Computational Ocean Acoustics: Do Finite Element Models have a future?Martin van Gijzen
Senior Scientist in the Parallel Algorithms Project at CERFACS
Wednesday, February 27th, 10.30 a.m., CERFACS Conference Room
Computer models that describe and predict acoustic wave propagation in the ocean are widely used for various reasons:
To complement experiments at sea, which are very expensive;
To understand and explain phenomena observed during experiments;
To obtain physical parameters, such as sediments properties that are otherwise hard or expensive to obtain;
To optimise SONAR performance.
For the above reasons a major effort has been made to develop accurate and fast numerical models. The majority of these models is based on either ray or normal mode theory. These types of models are fast but assume simplifications of reality.
Finite Element based models on the other hand make very few assumptions on physics. Inclusion of surface waves or scattering of sound against an object on the sea bottom can be modelled in a natural way. Yet, Finite Element models have gained little popularity. The reason is that a realistic model may need a prohibitive amount of computer power.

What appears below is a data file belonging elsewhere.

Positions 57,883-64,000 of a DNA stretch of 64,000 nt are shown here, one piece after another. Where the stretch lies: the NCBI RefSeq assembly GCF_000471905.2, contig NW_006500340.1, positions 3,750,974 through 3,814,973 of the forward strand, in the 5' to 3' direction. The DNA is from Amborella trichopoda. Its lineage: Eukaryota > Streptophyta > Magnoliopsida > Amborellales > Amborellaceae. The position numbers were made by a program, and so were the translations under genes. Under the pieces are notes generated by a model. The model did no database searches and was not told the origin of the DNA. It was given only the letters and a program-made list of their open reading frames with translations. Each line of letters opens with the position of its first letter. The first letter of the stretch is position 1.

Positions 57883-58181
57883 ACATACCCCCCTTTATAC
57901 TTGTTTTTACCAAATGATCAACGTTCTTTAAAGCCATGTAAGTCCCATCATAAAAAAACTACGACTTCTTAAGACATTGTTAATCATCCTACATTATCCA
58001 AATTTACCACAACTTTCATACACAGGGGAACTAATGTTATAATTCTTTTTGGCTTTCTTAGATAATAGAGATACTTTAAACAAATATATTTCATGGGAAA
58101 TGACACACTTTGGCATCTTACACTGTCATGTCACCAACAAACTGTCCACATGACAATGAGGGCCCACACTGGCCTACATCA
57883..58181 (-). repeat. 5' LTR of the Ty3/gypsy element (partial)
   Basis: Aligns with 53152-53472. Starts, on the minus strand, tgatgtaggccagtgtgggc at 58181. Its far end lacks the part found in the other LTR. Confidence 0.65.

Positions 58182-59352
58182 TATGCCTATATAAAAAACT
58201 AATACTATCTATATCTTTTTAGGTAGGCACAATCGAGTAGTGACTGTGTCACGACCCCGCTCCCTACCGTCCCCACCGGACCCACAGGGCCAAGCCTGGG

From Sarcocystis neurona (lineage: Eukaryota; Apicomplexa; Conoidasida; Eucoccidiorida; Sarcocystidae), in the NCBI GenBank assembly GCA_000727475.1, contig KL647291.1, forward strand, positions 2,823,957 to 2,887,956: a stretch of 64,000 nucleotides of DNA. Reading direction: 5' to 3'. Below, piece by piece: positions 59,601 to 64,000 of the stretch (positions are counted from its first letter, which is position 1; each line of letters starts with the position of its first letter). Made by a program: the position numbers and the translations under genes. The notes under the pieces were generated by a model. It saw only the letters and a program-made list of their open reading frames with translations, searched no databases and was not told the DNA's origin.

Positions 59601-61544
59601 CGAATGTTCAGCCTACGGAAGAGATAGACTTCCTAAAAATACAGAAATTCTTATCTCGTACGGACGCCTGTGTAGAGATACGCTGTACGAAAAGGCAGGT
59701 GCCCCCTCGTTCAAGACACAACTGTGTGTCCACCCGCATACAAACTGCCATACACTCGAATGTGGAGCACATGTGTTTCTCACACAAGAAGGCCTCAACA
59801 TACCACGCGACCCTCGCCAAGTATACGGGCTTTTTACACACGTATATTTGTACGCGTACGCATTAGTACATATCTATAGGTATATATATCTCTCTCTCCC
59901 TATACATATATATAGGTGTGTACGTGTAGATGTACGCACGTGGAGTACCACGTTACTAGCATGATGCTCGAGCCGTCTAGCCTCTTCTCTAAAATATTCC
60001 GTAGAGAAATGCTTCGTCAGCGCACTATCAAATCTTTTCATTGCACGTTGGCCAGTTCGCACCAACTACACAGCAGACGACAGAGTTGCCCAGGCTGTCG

During the talk we will discuss two examples of Finite Element calculations.
The first example addresses the question whether a sound reflecting object that is buried half in the sediment (e.g. a World War II sea mine, a container or an oil pipe) can be detected by a given SONAR. This example illustrates perfectly the enormous computing power that is required for this type of calculations.
The second example concerns the modelling of the acoustic basin at TNO that is used to test and calibrate equipment. This model can be used to explain certain phenomena that are sometimes observed during tests in the basin.
At the end of the talk we will discuss the question: do Finite Element models have a future in Computational Ocean Acoustics? Or should we rephrase this by: do Finite Element models have the future?
The talk is intended for a large audience. The applications, the physics behind it, and the computational algorithms involved will be discussed in a descriptive way.
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